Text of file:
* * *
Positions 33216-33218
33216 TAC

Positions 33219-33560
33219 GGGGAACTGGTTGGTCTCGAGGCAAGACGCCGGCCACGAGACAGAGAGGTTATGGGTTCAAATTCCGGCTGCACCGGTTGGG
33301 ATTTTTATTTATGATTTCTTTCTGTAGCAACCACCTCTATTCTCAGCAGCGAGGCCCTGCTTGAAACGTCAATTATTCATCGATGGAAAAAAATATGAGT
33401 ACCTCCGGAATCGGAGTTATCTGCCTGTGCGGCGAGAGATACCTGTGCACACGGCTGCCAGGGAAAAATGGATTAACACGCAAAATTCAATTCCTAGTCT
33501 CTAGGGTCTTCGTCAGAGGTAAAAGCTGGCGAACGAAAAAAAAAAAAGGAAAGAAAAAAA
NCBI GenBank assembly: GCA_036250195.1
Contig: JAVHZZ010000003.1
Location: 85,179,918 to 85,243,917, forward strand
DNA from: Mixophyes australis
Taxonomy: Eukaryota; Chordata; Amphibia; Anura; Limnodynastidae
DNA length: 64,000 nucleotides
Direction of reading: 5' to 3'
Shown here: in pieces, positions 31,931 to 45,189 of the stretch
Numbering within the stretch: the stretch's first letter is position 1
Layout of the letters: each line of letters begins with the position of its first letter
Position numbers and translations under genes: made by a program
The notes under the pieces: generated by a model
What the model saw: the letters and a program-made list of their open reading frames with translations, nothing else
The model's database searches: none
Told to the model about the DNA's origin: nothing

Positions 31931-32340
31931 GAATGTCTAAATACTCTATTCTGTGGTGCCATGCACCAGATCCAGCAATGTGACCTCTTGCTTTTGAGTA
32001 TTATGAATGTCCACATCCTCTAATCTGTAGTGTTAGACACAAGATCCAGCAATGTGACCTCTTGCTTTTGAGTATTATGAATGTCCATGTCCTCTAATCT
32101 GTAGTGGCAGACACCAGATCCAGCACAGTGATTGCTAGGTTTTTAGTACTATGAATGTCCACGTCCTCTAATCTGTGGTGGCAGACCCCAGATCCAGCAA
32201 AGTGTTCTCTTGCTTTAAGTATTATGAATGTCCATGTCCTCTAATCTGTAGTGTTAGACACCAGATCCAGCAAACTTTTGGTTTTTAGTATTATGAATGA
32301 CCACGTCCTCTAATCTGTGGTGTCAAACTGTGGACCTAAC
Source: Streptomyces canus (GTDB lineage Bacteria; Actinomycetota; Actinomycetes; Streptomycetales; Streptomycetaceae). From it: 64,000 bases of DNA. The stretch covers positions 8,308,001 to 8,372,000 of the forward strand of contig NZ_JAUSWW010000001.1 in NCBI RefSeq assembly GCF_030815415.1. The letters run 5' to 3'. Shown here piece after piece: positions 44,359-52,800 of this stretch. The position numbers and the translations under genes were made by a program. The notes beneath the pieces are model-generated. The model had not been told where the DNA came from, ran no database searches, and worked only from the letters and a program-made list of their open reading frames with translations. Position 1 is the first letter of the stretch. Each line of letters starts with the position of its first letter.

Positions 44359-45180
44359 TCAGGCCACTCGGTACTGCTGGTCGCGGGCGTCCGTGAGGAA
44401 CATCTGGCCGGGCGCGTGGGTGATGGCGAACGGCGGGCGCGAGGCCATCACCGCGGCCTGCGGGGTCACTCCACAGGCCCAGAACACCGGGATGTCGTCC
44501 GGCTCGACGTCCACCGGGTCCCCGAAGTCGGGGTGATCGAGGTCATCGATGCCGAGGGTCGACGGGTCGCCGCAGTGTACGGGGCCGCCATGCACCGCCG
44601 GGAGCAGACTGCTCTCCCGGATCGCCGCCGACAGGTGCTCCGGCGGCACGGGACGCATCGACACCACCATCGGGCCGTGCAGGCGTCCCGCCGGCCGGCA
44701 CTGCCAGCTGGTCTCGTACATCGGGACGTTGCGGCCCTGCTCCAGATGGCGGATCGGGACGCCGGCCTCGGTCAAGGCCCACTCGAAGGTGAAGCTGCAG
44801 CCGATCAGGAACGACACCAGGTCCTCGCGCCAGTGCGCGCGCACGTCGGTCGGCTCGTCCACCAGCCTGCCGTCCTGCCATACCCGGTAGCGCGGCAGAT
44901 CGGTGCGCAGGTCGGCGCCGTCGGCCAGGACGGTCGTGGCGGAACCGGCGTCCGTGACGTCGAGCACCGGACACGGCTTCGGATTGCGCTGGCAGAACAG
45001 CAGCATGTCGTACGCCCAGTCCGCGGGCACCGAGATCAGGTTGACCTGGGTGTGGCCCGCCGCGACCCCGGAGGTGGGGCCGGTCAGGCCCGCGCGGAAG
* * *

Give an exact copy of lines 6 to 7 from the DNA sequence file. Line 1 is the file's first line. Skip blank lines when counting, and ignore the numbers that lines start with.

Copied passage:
33401 ACCTCCGGAATCGGAGTTATCTGCCTGTGCGGCGAGAGATACCTGTGCACACGGCTGCCAGGGAAAAATGGATTAACACGCAAAATTCAATTCCTAGTCT
33501 CTAGGGTCTTCGTCAGAGGTAAAAGCTGGCGAACGAAAAAAAAAAAAGGAAAGAAAAAAA